“He asked them, “Whose picture and inscription is this?” – Matthew 21:20.
And God said, “Let’s make humans in our image, resembling us.” – Genesis 1:26.
In the dialogue of Matthew 21:20, Jesus navigates the treacherous waters of theological and political controversy with a simple yet pointed question about identity and ownership. This narrative echoes a deeper truth about humanity itself, intricately woven into the fabric of our being by the Creator. We, as humans, are made in the image of God, a concept that shapes our purpose and destiny.
The divine image imprinted on our being is not merely a symbolic representation; it is a call to action, a directive that aligns our lives with the will of God. This intrinsic likeness to God elevates our purpose, making us co-creators with Him in shaping the world. Prayer, in this context, becomes not just a means of communication with the divine but an instrument of transformation, aligning our will with God’s and impacting the world around us.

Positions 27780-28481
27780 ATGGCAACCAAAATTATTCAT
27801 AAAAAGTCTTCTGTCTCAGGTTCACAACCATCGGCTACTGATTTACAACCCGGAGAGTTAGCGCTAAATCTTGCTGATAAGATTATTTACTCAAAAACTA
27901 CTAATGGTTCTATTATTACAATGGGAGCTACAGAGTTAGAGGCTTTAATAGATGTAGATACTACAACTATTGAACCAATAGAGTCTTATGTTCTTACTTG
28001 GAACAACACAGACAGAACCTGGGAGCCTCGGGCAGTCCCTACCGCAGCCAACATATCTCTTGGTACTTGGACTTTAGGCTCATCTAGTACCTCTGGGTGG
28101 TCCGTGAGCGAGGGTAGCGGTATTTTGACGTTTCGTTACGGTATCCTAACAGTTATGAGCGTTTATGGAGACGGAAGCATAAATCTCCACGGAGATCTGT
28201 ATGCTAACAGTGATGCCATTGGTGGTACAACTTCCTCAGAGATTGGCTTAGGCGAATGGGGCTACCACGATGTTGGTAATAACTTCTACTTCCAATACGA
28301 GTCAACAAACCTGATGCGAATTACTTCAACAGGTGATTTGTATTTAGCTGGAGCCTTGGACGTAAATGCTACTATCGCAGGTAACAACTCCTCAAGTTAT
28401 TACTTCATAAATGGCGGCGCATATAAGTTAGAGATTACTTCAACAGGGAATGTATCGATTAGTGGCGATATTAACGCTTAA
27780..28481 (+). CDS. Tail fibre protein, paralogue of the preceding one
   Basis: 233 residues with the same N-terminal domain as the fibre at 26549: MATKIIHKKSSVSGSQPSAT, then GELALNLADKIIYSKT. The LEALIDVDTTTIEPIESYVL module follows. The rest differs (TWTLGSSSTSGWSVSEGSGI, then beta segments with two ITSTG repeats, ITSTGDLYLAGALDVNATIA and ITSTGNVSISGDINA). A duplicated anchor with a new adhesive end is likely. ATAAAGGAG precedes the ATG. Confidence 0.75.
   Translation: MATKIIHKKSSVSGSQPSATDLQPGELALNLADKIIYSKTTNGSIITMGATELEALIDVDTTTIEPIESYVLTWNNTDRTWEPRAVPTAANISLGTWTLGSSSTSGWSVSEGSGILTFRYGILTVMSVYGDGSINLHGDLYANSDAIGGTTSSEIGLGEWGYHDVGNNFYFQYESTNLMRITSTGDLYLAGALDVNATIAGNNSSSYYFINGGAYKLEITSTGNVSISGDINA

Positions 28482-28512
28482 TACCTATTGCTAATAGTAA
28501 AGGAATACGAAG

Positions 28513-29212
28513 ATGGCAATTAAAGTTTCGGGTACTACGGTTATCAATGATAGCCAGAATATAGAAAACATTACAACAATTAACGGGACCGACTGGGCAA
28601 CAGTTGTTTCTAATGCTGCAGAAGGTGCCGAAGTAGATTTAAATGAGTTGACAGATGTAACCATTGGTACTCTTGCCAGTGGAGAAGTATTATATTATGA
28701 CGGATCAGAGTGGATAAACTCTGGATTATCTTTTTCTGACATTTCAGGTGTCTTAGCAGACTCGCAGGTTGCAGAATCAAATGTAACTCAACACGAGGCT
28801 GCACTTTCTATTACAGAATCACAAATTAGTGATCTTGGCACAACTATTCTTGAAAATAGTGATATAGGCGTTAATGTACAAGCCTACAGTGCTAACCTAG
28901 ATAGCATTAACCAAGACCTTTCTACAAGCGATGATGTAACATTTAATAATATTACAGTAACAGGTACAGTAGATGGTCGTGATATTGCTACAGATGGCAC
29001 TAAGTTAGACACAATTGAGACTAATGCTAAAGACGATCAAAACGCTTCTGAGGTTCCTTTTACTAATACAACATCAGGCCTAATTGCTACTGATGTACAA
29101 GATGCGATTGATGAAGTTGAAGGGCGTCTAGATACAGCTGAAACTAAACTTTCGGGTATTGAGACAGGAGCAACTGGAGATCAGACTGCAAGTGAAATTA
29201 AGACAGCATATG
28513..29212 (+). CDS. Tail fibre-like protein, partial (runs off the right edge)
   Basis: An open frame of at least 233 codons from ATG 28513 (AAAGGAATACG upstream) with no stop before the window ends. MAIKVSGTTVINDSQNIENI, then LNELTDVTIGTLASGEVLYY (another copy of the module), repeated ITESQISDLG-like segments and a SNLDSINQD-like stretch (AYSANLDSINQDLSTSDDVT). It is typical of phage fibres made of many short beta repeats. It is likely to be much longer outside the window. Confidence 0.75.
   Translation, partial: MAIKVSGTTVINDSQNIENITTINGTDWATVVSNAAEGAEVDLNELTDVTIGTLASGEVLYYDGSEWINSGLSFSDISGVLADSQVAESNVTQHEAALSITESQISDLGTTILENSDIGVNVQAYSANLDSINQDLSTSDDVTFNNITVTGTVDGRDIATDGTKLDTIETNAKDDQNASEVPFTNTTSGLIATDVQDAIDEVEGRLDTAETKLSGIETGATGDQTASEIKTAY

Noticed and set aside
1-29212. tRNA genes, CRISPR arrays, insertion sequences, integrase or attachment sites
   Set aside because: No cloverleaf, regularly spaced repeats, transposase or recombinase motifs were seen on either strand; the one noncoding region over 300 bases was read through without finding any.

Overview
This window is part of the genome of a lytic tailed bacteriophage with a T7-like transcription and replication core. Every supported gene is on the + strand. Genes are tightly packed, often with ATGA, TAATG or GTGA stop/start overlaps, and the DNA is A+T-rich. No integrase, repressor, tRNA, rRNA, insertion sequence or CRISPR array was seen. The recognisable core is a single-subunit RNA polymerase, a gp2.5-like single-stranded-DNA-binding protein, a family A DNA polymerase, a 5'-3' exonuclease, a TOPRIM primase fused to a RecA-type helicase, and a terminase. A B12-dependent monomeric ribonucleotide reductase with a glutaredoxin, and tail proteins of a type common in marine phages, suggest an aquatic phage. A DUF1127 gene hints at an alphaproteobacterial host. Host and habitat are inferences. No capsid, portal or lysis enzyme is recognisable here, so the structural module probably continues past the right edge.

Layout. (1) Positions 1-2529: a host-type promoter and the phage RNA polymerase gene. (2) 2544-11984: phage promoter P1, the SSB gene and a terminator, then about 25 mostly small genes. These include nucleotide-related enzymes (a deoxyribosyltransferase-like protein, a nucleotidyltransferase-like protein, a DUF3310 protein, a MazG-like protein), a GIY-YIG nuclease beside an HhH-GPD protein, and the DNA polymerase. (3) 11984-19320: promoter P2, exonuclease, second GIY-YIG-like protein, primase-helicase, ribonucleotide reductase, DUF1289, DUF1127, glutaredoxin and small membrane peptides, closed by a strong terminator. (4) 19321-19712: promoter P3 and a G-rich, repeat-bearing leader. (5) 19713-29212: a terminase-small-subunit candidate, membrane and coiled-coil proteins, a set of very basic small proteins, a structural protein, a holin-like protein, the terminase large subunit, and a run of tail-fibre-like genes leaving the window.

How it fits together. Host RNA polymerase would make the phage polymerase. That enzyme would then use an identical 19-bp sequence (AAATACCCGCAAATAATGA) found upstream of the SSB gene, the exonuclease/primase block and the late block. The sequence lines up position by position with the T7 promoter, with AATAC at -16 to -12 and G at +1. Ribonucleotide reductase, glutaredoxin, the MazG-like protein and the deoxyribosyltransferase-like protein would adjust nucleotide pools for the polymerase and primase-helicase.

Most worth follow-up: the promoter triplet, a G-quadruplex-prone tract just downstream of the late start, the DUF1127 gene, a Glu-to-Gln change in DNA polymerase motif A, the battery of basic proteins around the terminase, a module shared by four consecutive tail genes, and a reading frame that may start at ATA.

However, the fall of humanity has obscured this divine image, leading us away from our intended purpose. Yet, through redemption, a path is illuminated for us to return to our original destiny. In this redemption, prayer becomes a beacon of hope, a powerful tool that reconnects us with our Creator and realigns our desires with His eternal plan.
In the biblical narrative, figures like Abraham exemplify the impact of prayer aligned with God’s will. His intercessions reveal a deep understanding of his role as a steward of God’s creation, using prayer as a means to exercise divine authority and influence the course of events. This is the purpose of our calling as Christians: to be prophets, priests, and kings in this world, mediating God’s will and dispensing His blessings.
Christ, the second Adam, restores this broken image. In Him, we find our identity and purpose renewed, enabling us to wield the authority given to us at creation. As members of Christ’s body, the Church, we are called to embrace this identity, stepping into our roles as stewards of God’s creation. Our prayers, therefore, are not mere petitions but declarations of God’s will on Earth, shaping the course of history.
Word in Action
Embrace your God-given identity and authority as a steward of His creation. Begin by dedicating time each day to prayer, not just for personal needs, but for the world around you. Let your prayers reflect God’s will and purpose, seeking to bring His kingdom to Earth.
Wonder in the Word
How can you align your daily prayers more closely with the purpose and destiny that God has ordained for you as His image-bearer on Earth?